The International Space Station (ISS) celebrated 10 years of operations in November 2008. Today, it is more than a human outpost in low Earth orbit (LEO). It is also an international science laboratory hosting state-of-the-art scientific facilities that support fundamental and applied research across the range of physical and biological sciences. The launch of the first ISS element in 1998, the Russian Zarya module, was a highly visible milestone for international cooperation in human exploration. Later, when the first international crew that included Bill Shepard, Sergei Krikalev, and Yuri Gidzenko, moved into the ISS to establish a continuous human presence in space, a new, global chapter in the history of human space flight was opened. As of this writing, 18 multinational crews comprising 52 astronauts and cosmonauts have called the ISS their home and workplace since November 2000. Dozens more have visited and assisted construction and science activities. While the ISS did not support permanent human crews during the first 2 years of operations (November 1998 to November 2000), it hosted a few early science experiments months before the first international crew took up residence. Since that time—and simultaneous with the complicated task of ISS construction and overcoming impacts from the tragic Columbia accident—science returns from the ISS have been growing at a steady pace. From Expedition 0 through 15, 138 experiments have been operated on the ISS, supporting research for hundreds of ground-based investigators from the U.S. and International Partners. Many experiments are carried forward over several ISS increments, allowing for additional experimental runs and data collection.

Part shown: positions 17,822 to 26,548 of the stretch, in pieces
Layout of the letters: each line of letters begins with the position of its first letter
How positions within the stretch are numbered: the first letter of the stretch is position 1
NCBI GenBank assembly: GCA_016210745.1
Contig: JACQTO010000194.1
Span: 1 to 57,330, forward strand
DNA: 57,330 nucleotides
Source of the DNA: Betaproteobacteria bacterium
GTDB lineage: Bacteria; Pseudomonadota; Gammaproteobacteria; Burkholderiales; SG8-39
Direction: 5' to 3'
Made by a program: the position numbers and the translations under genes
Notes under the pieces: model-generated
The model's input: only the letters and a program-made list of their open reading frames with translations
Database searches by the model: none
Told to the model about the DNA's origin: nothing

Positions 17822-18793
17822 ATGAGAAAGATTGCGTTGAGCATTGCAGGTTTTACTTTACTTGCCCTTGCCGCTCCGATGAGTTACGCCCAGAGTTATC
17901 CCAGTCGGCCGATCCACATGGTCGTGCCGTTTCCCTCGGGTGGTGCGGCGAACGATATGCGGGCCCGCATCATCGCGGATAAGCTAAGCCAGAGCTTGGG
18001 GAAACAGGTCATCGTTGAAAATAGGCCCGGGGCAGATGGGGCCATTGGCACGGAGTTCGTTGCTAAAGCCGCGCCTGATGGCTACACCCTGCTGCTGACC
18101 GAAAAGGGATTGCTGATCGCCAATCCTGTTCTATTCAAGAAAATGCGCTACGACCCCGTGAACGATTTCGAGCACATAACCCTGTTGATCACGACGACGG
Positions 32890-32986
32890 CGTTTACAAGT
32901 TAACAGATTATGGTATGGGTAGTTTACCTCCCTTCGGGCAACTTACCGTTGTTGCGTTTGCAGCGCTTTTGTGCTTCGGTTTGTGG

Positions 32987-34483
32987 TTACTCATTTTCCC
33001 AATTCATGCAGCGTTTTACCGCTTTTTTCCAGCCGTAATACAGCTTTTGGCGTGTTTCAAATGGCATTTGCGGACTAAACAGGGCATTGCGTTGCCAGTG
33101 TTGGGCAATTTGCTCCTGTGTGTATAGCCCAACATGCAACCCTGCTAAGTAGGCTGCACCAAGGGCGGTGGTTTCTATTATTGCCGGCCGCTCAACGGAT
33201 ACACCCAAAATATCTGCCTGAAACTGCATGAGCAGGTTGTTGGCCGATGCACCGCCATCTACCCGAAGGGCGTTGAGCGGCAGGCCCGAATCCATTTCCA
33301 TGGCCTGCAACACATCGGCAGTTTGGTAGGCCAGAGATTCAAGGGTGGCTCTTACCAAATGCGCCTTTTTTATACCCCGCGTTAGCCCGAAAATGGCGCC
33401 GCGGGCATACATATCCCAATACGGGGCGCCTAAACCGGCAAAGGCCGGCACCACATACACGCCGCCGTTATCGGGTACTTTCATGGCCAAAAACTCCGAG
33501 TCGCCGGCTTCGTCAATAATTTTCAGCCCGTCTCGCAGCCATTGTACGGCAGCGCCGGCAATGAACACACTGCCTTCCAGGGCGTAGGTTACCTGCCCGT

This report focuses on the experimental results collected to date, including scientific publications from studies that are based on operational data. Today, NASA's priorities for research aboard the ISS center on understanding human health during long-duration missions, researching effective countermeasures for long-duration crewmembers, and researching and testing new technologies that can be used for future Exploration crews and spacecraft. Most research also supports new understandings, methods, or applications that are relevant to life on Earth, such as understanding effective protocols to protect against loss of bone density or better methods for producing stronger metal alloys. Experiment results have already been used in applications as diverse as the manufacture of solar cell and insulation materials for new spacecraft and the verification of complex numerical models for behavior of fluids in fuel tanks.